A recent landmark decision of the Court of Justice of the European Union (CJEU) on the use of gene editing technologies to create new crops and livestock animals has sided with environmentalists and food safety groups, prompting outcry from the biotech industry.

To the dismay of the global biotech industry, the decision handed down on 25 July 2018 by the CJEU makes clear that organisms prepared using modern mutagenesis techniques, notably including CRISPR-Cas9 gene editing techniques, will be considered genetically modified organisms (GMOs) and subject to the strict EU rules on GMOs. This decision will make bringing new crops and livestock developed using CRISPR-Cas9 and other gene editing techniques to the EU market much more onerous and risky.  Because the EU is such a large potential market for such organisms, and because third countries will wish to trade the food they grow with the EU, this ruling will have a global impact.

The biotech industry rightly fears that these uncertainties and their global reach will dramatically cool investment in the development of such organisms and stifle their adoption throughout much of the world, thereby depriving the world of improved crops and livestock which could address some the world’s most pressing problems.  On the other hand, environmental NGOs are hailing the decision as a triumph for the cautious application of a potentially dangerous technology.

It seems right that the biotech industry’s use of gene editing to shape our agricultural future should come under some scrutiny, but as is often the case, the reasonable path is perhaps somewhere in the middle.  Modern gene editing technology presents a wonderful opportunity to create innovative solutions to the world’s ever more serious food supply problems and create jobs and value, but society is right to be sceptical and cautious.  Although gene editing can, in some instances, merely accelerate the natural selection process to arrive at new organisms which can still be considered “natural” and so no risk to the environment, the technology can also introduce heterologous traits or unintended “off target” changes and thus suffer from the same concerns as classical genetic modification.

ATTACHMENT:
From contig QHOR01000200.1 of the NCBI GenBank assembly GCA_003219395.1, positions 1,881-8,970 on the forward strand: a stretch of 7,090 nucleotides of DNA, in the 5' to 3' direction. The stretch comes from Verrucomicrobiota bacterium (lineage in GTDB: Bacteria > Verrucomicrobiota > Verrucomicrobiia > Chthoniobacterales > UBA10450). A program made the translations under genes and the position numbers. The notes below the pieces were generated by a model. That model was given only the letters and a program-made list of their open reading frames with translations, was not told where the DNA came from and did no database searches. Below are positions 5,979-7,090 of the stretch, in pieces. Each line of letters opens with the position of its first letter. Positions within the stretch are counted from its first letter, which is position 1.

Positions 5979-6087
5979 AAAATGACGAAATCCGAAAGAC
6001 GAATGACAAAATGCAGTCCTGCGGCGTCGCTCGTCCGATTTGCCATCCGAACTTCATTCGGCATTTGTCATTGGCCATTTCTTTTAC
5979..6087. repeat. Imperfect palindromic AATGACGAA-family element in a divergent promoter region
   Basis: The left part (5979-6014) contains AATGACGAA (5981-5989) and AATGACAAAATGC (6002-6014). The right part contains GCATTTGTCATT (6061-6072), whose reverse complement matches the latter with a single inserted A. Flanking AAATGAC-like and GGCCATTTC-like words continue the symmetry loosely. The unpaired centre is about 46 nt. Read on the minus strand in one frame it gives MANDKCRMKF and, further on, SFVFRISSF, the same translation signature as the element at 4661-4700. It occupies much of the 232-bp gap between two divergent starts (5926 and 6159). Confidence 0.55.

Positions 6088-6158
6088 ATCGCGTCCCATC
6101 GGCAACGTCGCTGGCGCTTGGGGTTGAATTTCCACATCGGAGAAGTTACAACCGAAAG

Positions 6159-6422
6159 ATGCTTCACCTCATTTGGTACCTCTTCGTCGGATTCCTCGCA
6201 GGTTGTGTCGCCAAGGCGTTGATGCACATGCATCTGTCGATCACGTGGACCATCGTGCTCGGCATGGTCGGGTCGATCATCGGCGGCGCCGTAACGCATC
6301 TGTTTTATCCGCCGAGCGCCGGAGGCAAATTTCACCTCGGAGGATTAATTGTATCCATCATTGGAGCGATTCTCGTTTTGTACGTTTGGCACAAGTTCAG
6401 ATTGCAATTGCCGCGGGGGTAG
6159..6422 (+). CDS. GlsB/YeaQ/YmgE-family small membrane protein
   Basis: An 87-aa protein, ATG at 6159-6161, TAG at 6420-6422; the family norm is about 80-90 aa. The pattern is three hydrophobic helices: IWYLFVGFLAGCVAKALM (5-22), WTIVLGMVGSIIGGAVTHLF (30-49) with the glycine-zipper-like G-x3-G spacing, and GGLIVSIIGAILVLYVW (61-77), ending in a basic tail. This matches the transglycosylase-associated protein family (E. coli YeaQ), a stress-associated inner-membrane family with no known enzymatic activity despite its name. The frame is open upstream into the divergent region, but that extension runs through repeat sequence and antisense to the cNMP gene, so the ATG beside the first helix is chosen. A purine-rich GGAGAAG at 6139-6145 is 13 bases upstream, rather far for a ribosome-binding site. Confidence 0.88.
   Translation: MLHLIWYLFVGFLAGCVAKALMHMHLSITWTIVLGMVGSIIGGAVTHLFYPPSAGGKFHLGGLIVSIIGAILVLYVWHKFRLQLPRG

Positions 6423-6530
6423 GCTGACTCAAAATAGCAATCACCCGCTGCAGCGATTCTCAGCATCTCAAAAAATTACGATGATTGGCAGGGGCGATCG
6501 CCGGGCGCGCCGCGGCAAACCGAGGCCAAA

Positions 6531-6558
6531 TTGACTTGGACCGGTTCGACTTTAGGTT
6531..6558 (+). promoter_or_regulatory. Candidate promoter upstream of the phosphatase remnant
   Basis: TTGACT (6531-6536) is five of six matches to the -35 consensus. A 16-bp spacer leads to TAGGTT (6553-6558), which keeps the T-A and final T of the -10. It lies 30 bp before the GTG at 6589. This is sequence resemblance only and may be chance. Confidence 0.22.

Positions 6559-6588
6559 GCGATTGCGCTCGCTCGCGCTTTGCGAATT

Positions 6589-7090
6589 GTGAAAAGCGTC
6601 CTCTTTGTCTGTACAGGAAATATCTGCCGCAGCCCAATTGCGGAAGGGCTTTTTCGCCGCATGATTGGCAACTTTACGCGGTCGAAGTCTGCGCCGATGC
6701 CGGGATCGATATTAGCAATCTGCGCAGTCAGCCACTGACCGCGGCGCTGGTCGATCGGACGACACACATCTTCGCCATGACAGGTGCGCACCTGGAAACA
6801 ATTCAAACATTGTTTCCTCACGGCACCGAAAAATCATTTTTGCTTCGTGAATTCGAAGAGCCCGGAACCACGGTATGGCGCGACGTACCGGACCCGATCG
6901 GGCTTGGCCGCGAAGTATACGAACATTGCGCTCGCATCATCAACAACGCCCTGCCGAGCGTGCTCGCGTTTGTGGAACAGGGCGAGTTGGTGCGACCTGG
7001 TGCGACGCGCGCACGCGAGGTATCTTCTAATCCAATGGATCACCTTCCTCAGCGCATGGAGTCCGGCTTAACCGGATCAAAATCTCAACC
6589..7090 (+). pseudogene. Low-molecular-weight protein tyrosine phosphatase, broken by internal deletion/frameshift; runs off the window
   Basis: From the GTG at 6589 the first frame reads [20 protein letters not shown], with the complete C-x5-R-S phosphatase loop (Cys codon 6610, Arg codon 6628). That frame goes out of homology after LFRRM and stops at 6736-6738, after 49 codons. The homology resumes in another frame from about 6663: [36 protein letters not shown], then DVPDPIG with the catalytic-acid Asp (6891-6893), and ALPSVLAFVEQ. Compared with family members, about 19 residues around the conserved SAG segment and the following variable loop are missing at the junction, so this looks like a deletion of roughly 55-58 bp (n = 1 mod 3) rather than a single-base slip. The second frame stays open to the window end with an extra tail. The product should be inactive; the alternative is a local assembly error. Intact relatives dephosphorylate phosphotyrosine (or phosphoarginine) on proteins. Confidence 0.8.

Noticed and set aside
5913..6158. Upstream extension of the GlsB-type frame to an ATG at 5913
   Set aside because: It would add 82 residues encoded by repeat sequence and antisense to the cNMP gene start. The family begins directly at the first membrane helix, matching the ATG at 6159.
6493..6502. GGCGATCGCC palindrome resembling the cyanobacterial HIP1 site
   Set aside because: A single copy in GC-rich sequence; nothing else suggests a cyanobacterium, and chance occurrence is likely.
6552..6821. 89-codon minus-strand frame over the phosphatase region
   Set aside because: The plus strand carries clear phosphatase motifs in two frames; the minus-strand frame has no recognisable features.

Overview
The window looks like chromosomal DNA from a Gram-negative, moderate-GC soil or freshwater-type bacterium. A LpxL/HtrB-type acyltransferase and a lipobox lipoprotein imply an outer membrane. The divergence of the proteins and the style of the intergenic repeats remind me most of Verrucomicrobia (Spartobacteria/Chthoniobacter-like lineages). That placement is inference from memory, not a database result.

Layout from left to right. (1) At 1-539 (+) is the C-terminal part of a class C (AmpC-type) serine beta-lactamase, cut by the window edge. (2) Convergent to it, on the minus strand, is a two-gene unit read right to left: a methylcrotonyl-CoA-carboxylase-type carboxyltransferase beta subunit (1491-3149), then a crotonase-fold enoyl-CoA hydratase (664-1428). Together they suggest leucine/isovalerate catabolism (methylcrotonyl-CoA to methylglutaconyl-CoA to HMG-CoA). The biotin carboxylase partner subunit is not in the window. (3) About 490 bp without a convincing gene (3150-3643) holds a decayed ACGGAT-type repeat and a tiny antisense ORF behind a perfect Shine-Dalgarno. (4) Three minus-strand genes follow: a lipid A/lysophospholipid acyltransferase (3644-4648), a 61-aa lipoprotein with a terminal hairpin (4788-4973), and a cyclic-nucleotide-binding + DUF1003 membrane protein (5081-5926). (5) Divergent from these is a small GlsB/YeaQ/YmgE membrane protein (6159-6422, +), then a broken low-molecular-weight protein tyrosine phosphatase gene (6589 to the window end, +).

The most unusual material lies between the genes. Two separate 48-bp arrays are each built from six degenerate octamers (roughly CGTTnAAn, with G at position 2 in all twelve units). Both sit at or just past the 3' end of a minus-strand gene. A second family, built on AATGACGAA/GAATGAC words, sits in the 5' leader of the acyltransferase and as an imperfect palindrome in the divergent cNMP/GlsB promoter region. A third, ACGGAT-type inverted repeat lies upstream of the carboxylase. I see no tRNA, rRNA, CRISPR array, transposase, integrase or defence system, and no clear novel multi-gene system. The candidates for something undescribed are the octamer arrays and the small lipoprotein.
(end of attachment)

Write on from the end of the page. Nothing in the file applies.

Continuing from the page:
The most satisfactory way forward would be to create new legislation that is designed with modern gene editing technologies in mind and which plots a fully considered and balanced path to harnessing the power of gene editing whilst exercising sufficient caution to mitigate the risk of environmental damage, or at least not throwing the baby out with the bathwater by using woefully out of date legislation to place all applications of such technology under existing GMO rules. Indeed, the US government seems to recognise this, at least in the context of plants, by indicating previously that it has no plans to regulate plants prepared using CRISPR-Cas9 gene editing techniques so long as such organisms could otherwise have been developed through traditional breeding techniques and as long as they are not plant pests or developed using plant pests.

The CJEU ruling is specific to crop and livestock GMOs and so there will be no impact on the medical uses of such technologies.  These must, of course, plot a path through their own complex regulatory and ethical landscapes.

The debate concerning the application of gene editing across all aspects of our lives will, no doubt, rage on and on.


“Gene-edited crops should be subject to the same stringent regulations as conventional genetically modified (GM) organisms, Europe’s highest court ruled on 25 July.”